How Should We Prepare for Machine Learning in Search?
In assessing the impact machine learning will have on SEO, you should keep several things in mind:
- It’s not going to be the death of SEO (as we know it) – The fundamentals of both on-page SEO and such things as content quality and the earning of good, relevant links, will remain important well into the machine learning age.
- Focus on content quality – As the algorithms get more intelligent they will get better at sniffing out lazy or inadequate content.
- Work on your authority – Do everything you can to become established as a leading expert or trusted resource in your space.
- Increase user satisfaction with your site – Inevitably Google will be using machine learning to assess the meaning of user behavior with your site and related signals across the web. Don’t let them see a sore thumb!
- Create demand for what you do – Search engines want their users to be happy, and a large part of that is giving those users what they want. It’s one reason why certain brands do so well in search: people want to buy from those brands. Be the brand people demand, and Google will have to give you to them.
Let’s go even deeper now, beyond the conceptual, to some actual tasks you can start working on today to be ready for the machine learning age of search:
- Work on building your brand – Related to #5 in the section above, a trusted brand becomes a sought after brand, and Google can’t afford to ignore that. Encouraging the fans of your brand, delivering top notch customer service, keeping the quality of your products high–all of these are actually SEO strategies.
- Create content with recognizable experts – Leverage what Mark Traphagen calls “the power of the personal for brands.” People trust real people before they trust an impersonal logo. Use the power of association: when people see content from your brand created by experts they recognize and respect, that reputation becomes associated with your brand.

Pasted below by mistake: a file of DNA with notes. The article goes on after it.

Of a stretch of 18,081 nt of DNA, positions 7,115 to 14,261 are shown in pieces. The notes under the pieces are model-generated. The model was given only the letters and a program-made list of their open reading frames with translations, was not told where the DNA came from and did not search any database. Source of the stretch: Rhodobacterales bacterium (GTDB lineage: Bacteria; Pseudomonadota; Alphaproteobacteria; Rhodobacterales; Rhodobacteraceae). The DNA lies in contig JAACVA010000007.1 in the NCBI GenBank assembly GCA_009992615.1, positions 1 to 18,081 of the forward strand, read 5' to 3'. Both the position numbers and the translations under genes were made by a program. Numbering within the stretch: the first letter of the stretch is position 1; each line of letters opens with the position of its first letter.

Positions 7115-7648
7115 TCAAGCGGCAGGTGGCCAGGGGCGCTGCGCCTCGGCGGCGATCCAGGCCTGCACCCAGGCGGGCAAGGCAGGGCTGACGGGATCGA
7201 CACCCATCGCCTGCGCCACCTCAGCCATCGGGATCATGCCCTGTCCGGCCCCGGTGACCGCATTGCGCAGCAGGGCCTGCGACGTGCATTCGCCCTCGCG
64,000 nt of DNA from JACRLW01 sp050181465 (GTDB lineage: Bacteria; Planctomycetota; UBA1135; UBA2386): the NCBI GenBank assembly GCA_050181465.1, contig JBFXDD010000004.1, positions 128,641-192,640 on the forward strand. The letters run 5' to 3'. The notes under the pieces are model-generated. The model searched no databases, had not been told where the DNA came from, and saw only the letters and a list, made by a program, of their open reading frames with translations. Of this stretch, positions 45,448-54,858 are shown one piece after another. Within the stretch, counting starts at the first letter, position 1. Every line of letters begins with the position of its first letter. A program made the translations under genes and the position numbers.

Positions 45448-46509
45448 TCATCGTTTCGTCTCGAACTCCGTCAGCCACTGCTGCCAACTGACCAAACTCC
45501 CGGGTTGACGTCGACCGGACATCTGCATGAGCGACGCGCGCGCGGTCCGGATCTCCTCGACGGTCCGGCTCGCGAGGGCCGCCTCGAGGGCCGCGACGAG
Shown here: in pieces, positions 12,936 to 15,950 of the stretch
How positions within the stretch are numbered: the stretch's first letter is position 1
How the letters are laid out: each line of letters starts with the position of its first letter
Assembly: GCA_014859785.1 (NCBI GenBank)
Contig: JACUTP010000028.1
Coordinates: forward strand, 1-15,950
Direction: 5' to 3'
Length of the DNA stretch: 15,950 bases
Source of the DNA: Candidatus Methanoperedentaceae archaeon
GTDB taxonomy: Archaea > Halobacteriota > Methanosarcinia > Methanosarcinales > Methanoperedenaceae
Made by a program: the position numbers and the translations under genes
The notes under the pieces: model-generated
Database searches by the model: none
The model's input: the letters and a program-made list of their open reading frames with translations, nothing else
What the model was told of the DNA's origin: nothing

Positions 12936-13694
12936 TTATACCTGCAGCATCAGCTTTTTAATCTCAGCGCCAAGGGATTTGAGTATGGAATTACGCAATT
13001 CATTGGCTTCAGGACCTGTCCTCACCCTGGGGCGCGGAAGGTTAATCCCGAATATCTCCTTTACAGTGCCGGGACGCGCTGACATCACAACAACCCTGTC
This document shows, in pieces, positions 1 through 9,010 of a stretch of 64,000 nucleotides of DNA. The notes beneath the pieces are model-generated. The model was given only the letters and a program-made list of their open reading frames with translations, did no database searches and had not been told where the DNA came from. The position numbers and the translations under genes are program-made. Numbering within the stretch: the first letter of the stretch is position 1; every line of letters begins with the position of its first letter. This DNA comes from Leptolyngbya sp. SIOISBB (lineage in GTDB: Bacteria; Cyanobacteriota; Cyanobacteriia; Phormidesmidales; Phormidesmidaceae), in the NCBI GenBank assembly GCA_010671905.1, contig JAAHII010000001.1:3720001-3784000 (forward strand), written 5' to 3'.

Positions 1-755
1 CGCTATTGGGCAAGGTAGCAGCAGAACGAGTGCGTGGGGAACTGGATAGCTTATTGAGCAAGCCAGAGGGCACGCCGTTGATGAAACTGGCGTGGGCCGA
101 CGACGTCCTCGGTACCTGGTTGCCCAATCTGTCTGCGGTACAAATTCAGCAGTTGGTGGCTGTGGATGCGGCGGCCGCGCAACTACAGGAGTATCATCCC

- Review engagement data on your major pages – Constantly evaluate the pages of your site that bring in the most traffic, the most links, and get most talked about and shared on social media. Figure out why those pages are so attractive, and do more of that! But also watch for drop-offs, such as main product pages that draw little traffic or fail to convert.
- Check your site search – Make sure you have your analytics set up to capture what people are searching for on your site. This can be a rich source of suggestions for pages you should create, or changes that you should make to existing content.
- Review competitor sites for ideas – What seems to be effective for your competitors? Tools like Searchmetrics, Brightedge, Conductor, SEO Clarity, and SEMRush can help you assess what’s most popular about their sites.
- Perform advanced content comparison analysis – Dig deep to find out content areas your site is missing but that are important to your prospects.
- Think mobile – Design your site to be accessible to smartphone users. Google knows mobile searches already dominate and continue to rise. They will reward sites that provide a better mobile experience.
- Make your site as fast as possible can have a significant impact – Google also realizes that today’s Internet user expects a lightning fast response. Surprisingly, delays of even less than a second can have a large impact on user satisfaction and site revenue.
Are you ready for the machine age of search?